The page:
In the UFC’s pay-per-view numbering system that has now set a course for infinity, strange things are bound to happen in the timeline. UFC 151, of course, went the way of the Anasazi; one day it just up and disappeared. And in 2002, there was the advent of the first (and last) decimal in the pantheon of whole numbers.
That’s when UFC 37.5 took place in Las Vegas, a show that was crammed in front of Zuffa’s visit to Royal Albert Hall in London for UFC 38 because the marketing was already well underway when the half measure was conceptualized. The reason for the six-bout featurette that would go off without the nuisance of prelims? The Best Damn Sports Show Period on Fox Sports Net. It was all about Fox even in those early aughts, just when exposure was at a premium, and Zuffa was shaking the dirt off of all the preconceived notions about cage-fighting.
Though it was the clubfooted cousin of the usual PPVs, cut in half by circumstance and opportunism, the historical value of UFC 37.5 was high.
The premise was that the best fight from the card, which was headlined by Chuck Liddell and Vitor Belfort, would be showcased in its entirety on the show’s "All Star Summer" celebration. That’s how Robbie Lawler and a St. Louis fighter named Steve Berger broke ground as the first in the UFC to ever appear on free cable television. Lawler, doing what he do, knocked Berger out early in the second round -- which meant, the first ever UFC fight to hit the cable airwaves lasted five minutes and 27 seconds all told.
"Who they would show [on TBDSSP] I think was up in the air at the time," says Benji Radach, who fought Nick Serra that night. "I know they were kind of favoring Lawler, because he had a really exciting fight with Aaron Riley the fight before that when I fought Berger. That was a really good three-round fight, and it was exciting, so it was up in the air but it felt like they were leaning his way. He was an up-and-comer, and he had a lot of power."
Both Lawler and Radach carry the distinction of having fought on both UFC 37 and the hook, UFC 37.5. Just like in the days of Bronko Nagurski, fighters in 2002 needed only a drink of water and a slap to the rear quarters to turn around and fight again (so long as the commissions said it was cool). As MMA was still new to Las Vegas and Nevada -- which the first big hurdle in the UFC’s resurrection from the SEG era -- the Bellagio was as good a venue as any to take off the shoes and duke it out.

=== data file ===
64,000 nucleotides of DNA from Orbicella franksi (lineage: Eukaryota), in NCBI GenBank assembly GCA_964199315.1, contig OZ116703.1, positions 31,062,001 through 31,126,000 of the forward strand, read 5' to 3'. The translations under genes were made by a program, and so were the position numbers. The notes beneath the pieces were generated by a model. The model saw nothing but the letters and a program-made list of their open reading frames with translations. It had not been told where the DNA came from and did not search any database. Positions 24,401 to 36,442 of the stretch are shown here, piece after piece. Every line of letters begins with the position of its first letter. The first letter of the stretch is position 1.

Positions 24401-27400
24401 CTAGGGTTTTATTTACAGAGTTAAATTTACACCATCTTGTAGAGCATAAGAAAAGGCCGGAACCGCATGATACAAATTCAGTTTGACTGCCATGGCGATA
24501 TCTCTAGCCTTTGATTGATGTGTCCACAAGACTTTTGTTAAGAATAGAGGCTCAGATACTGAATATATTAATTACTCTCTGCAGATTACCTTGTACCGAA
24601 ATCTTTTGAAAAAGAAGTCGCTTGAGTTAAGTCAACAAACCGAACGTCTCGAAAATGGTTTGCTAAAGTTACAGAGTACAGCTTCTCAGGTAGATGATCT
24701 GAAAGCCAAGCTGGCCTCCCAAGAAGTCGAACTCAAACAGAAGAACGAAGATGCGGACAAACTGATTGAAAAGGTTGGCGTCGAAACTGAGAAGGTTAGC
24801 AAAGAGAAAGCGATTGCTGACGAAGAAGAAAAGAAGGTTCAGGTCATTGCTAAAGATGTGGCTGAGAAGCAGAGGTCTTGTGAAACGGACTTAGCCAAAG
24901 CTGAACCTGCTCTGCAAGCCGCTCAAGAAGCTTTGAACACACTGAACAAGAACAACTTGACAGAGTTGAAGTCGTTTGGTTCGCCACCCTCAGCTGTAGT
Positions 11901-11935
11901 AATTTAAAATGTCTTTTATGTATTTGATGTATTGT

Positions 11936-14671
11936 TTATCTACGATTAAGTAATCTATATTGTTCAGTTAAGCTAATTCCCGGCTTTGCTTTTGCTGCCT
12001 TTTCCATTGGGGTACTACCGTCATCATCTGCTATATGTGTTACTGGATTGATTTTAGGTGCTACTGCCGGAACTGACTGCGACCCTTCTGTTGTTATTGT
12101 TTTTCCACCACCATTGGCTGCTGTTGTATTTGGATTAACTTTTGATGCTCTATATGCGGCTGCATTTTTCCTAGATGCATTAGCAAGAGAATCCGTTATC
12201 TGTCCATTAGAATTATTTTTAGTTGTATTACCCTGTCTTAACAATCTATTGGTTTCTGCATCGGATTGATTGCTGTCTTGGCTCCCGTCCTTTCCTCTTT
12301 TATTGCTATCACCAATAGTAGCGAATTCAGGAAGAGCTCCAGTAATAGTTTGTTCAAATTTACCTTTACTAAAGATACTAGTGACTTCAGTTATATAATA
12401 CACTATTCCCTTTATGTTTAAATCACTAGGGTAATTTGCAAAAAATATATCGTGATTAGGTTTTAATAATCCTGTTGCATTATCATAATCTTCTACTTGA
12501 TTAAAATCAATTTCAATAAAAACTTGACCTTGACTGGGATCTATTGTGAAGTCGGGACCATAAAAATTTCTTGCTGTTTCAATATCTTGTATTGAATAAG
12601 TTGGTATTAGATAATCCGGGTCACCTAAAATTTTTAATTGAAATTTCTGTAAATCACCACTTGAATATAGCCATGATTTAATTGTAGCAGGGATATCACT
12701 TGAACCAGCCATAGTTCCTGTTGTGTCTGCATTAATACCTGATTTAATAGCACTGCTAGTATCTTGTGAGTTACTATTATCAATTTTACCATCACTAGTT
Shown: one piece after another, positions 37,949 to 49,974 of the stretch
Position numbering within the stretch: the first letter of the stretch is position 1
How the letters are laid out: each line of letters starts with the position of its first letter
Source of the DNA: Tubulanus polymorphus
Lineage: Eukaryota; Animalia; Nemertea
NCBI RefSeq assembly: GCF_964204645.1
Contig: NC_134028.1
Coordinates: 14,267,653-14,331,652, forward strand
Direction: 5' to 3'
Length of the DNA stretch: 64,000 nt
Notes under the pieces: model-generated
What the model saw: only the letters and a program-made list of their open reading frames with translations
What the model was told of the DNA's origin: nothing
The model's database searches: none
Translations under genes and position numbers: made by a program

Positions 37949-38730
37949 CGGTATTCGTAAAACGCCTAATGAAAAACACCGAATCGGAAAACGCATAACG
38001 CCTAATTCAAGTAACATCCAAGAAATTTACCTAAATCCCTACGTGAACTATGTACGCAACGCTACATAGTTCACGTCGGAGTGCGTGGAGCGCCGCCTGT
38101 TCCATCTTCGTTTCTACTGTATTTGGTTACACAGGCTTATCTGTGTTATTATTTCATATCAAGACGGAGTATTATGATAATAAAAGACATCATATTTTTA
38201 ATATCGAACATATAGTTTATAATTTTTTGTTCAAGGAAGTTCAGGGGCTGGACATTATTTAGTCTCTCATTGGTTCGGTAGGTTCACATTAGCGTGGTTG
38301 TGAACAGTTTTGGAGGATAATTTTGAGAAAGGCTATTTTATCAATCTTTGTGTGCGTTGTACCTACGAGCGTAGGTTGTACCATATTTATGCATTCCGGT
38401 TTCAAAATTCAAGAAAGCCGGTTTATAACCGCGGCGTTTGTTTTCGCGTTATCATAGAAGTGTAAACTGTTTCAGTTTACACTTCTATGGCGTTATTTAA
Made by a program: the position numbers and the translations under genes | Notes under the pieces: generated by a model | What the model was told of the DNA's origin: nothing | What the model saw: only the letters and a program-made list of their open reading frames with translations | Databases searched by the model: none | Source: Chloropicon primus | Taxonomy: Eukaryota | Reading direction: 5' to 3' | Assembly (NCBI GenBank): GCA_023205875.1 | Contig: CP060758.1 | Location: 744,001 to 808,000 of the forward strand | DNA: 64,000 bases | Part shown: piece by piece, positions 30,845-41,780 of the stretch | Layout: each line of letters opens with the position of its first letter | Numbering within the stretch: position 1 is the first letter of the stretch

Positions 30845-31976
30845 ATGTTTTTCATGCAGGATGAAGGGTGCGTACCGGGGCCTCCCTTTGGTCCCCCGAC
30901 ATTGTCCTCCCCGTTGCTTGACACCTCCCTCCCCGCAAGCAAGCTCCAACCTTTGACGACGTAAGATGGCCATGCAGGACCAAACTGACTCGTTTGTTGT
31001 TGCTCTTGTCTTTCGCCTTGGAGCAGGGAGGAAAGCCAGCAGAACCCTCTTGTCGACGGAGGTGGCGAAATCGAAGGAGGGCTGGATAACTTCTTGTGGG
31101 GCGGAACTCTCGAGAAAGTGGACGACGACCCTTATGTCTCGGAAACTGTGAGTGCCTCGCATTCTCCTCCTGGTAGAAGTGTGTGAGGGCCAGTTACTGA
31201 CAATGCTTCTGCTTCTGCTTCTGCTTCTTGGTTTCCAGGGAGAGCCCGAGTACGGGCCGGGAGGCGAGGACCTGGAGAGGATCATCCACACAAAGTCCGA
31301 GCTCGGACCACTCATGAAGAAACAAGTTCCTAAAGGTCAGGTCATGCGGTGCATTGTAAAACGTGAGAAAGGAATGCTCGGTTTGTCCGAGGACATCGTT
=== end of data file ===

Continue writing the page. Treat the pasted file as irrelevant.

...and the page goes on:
And what a scene it was.
In 2013 it might seem odd to hold a fight card in a ballroom with cascading chandeliers, where the appetites ranged more towards good sturgeon roe than they do towards heel hooks, but in 2002 the surrounding elegance was…well, it was what it was.
"If I remember right, in that ballroom, there was bleacher seating," says Radach. "[The UFC] wasn’t quite as professional as it is now, with all the extra hype and everything. But it still was the UFC, and it was still the big show on campus. They didn’t have all the extra little thingies. Now you get this bag and little things in your room, it’s kind of a lot of bells and whistles to go along with the program."
Amenities aside, there were other "firsts" in play that night in June on the half card. Joe Rogan, who has been converting casual people into defensive hardcores for years with his descriptive work towards such things as gogoplatas, made his debut as the UFC’s color man on the broadcast. Before then he was the backstage guy, interviewing the fighters.
And though most fights on the card ended in knockout or decision, he did get to call his first armbar when Pete Spratt torqued Zach Light’s arm at the midway point of the first round. After that the Serra-Radach fight was a regular Garden of Eden for jiu-jitsuphiles with a microphone.
"First of all I knew Nick Serra was a really good submission guy like his brother, Matt," Radach says. "I remember him catching me in that triangle right off the bat, and he locked up. And it was right at the beginning of the fight, which is not a good spot to be in, because he’s fresh and he’s got you in a full triangle. Luckily I was able to escape that. I remember that fight I was just trying to stay out of his triangles."
Radach would steer clear of Serra’s geometric pressure enough to get the decision in the end, just like Liddell would take care of Belfort on the scorecards at UFC 37.5. And Lawler, whose left hand might one day be enshrined in the UFC hall of fame even if the rest of his body is not, made the chandeliers sway to the rhythm of his brand of violence.